injectFromContextIntoHeader(req.Context(), header)
  for k := range header {
    req.HTTPRequest.Header.Del(k)
  }
}

sess, err := session.NewSession(cfg)

// Add the AddTracingHeaders as the first Send handler.
sess.Handlers.Send.PushFront(AddTracingHeaders)

// Pushback is used here so that this handler is added after the request has
// been sent.
sess.Handlers.Send.PushBack(RemoveTracingHeaders)

Agreed, above solution looks far from elegant but it does work. I hope this post helps if you are in a similar situation.

If you have a better solution feel free to reach out to me at neeraj@aspenmesh.io


Building Istio with Minikube-in-a-Container and Jenkins

AspenMesh provides a supported distribution of Istio, which means that we need to be able to test and release bugfixes even if they are out-of-cadence with the upstream Istio project. To do this we’ve developed our own build and test infrastructure. Now that we’ve got many of these pieces up and running, we figured some parts might be useful if you are also interested in CI for Istio but not committed to Circle CI or GKE.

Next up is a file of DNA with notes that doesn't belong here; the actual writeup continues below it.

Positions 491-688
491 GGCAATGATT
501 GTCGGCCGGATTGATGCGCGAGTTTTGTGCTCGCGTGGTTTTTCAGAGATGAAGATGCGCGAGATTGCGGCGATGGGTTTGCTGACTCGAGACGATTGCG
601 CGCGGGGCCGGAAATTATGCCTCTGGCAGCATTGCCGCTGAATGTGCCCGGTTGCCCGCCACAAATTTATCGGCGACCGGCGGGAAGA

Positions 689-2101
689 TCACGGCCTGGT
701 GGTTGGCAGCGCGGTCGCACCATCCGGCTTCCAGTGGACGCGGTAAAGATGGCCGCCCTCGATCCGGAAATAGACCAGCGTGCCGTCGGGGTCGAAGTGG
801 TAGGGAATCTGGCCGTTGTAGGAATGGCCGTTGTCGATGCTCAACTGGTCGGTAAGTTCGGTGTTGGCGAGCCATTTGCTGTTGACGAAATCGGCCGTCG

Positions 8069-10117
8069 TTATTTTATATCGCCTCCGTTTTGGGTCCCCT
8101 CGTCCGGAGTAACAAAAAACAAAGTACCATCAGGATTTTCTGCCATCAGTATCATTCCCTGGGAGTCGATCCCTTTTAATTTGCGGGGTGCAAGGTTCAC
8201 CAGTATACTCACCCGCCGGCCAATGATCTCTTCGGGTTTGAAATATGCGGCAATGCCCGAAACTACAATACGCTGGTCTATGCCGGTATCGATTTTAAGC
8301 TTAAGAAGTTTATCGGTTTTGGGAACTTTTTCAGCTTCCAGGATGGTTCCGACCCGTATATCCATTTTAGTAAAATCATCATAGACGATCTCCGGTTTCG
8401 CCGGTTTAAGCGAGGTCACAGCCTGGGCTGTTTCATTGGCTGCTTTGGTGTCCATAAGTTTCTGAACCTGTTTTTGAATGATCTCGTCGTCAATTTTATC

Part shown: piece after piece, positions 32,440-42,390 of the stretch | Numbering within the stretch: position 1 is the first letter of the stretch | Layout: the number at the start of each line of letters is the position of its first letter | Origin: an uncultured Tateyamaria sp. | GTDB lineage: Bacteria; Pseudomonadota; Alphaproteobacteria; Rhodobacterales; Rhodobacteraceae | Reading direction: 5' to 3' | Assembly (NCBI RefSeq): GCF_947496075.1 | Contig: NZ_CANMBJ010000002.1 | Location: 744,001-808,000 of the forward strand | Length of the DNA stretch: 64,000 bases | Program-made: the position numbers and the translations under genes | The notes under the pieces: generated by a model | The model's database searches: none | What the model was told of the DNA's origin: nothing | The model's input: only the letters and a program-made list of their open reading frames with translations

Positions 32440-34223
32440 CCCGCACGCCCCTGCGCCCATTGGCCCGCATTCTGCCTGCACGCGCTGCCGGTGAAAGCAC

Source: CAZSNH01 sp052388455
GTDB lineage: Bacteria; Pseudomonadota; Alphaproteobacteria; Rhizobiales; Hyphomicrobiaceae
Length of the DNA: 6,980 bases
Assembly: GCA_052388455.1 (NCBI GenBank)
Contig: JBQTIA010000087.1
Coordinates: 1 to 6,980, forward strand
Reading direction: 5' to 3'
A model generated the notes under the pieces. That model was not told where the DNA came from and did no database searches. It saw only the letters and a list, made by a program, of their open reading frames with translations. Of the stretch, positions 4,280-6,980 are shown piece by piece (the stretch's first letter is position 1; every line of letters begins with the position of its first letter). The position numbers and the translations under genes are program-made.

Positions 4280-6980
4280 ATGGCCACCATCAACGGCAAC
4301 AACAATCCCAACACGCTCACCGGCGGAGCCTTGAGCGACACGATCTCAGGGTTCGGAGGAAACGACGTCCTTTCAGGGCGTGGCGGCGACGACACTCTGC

This post will show how we made an updated Minikube-in-a-Container and a Jenkins pipeline that uses it to build and test Istio. If you want, you can docker run the minikube container right now and get a functioning Kubernetes cluster inside the container that you can throw away when you’re done. The Jenkins bits will help you build Istio today and also give you a head-start if you want to build containers inside of containers.

Minikube-in-a-Container

This part describes how we made a Minikube-in-a-container that we use to run the Istio smoke tests during a build. This isn’t our idea - we started with localkube-dind. We couldn’t get it working out-of-the-box, we think due to a little bit of drift between localkube and minikube, so this is a record of what we changed to get it working for us. We also added some options and tooling so that we can use Istio in the resulting container. Nothing too fancy but we’re hoping it gives you a head start if you’re heading down a similar path.

Minikube may be familiar to you as a project to start up your own Kubernetes cluster in a VM that you can carry around on your laptop. This approach is very convenient but there are some situations where you can’t/don’t want to provision a VM, like cloud providers that don’t offer nested virtualization. Since docker can now run inside of docker, we decided to try making our own Kubernetes cluster inside of a docker container. An ephemeral Kubernetes container is easy to start, run a few tests, and throw away when you’re done and is a good fit for CI.